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Weather 1 - Focus on Microbursts
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Weather 1 - Focus on Microbursts

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Weather 1 - Focus on Microbursts Weather 1 - Focus on Microbursts Presentation Transcript

  • Welcome Kevin McNulty, Aerospace Education Officer • Introduction • Module presentation approach • Program ideas • Feedback needed • Cadet experience and interests • Raise hands for unfamiliar terms
  • Welcome Kevin McNulty, Aerospace Education Officer • Email: kevmcnulty@gmail.com • Home phone: 941-729-8928 • Cell phone: 941-737-8575 • Send me email if you would like a copy of this PowerPoint!
  • Welcome Module 3: The Air Environment Everyone always talks about the weather, but no one ever does anything about it.
  • Overview Module Learning Objectives Chapter 1 - Air Circulation • Describe how the Sun heats the Earth • Describe the Earth’s rotation and revolution and its effect on the seasons • Explain the various theories of circulation • Describe Coriolis Force • Define the jet stream (give three examples…just kidding)
  • Overview Module Learning Objectives Chapter 2 - Weather Elements • Define wind • Describe the Beaufort Scale • Define heat • Explain what temperature is and how it can be expressed • Describe what wind chill is and what it does • Describe how a microburst can affect a plane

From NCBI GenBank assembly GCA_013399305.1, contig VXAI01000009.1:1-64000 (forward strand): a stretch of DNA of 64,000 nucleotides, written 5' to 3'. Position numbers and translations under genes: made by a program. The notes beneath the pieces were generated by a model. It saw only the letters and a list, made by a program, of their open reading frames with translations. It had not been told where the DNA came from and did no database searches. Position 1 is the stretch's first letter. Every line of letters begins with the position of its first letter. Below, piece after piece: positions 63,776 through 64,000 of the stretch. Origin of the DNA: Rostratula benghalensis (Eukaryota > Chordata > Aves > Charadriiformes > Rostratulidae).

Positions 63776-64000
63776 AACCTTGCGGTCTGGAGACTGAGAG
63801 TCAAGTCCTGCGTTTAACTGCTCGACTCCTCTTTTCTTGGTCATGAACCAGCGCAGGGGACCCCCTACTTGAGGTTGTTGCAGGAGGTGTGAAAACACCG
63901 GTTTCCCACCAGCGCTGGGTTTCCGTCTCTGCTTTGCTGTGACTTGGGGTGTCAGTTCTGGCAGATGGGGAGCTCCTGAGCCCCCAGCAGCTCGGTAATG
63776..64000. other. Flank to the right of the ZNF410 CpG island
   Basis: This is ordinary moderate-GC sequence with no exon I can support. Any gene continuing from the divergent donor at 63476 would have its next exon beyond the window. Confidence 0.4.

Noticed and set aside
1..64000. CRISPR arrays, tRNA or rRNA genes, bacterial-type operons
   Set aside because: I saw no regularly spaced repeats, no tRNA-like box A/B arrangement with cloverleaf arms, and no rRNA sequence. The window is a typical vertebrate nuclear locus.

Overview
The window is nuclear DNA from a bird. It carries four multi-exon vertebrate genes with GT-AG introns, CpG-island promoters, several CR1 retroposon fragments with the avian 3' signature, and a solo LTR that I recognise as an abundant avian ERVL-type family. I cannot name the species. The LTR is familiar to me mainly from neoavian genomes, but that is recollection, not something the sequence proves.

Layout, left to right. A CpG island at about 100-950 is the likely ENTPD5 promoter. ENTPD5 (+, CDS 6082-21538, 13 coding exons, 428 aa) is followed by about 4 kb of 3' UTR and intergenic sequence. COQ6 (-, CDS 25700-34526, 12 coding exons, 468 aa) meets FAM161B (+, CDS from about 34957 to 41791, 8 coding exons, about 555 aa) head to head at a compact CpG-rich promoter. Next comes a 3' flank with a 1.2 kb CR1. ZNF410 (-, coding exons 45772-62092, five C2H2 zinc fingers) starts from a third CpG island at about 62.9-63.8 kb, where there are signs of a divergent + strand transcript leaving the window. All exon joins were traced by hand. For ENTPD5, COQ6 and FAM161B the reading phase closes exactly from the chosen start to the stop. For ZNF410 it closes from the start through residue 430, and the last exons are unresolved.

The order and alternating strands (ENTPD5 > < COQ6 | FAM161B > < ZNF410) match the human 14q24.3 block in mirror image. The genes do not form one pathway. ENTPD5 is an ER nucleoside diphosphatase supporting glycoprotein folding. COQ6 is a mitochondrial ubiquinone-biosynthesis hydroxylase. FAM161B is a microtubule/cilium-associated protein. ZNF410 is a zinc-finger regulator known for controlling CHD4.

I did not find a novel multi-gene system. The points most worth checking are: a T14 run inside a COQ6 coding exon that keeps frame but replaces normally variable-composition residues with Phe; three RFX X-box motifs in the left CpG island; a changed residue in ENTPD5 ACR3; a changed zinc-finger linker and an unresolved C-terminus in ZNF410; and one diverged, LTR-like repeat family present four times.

• Overview Module Learning Objectives Chapter 3 - Moisture and Clouds • Describe the condensation process • Describe how saturation occurs • Define dew point • Define what precipitation is and give some examples (not kidding this time) • Define fog • Define turbulence
  • Overview Module Learning Objectives Chapter 4 - Weather Systems and Changes • Define an air mass and their characteristics • Define a front and describe types of fronts • Describe hurricanes, thunderstorms, and tornadoes • Identify the stages of a thunderstorm • Outline safety precautions for thunderstorms and tornadoes
  • Basics Air, and why you need it
  • Basics The Atmosphere
  • Chapter one Air Circulation Causes of Air Circulation • Sun heats Earth via radiation and that heat is absorbed unevenly • Earth rotates on its axis and revolves around the sun. • Uneven heating plus the Earth’s movement is the cause of air movement and thus weather
  • Chapter one Air Circulation Radiation • 51% of sun’s radiation absorbed by Earth • Absorbed unevenly by land/water
  • Chapter one Air Circulation Convection • Warm air has lower pressure, weighs less, rises • Key cause of weather
  • Chapter one Air Circulation Revolution • Steep angle sun heats surface more than shallow angle • Summer in one hemisphere, winter in the other
  • Chapter one Air Circulation Rotation • Earth spins as air moves, deflecting longitudinal movement: The Coriolis Effect
  • Chapter one Air Circulation Jet Stream • Large temperature differences in the upper troposphere cause large pressure differences • Result is strong (120-150 mph) high wind known as the jet stream.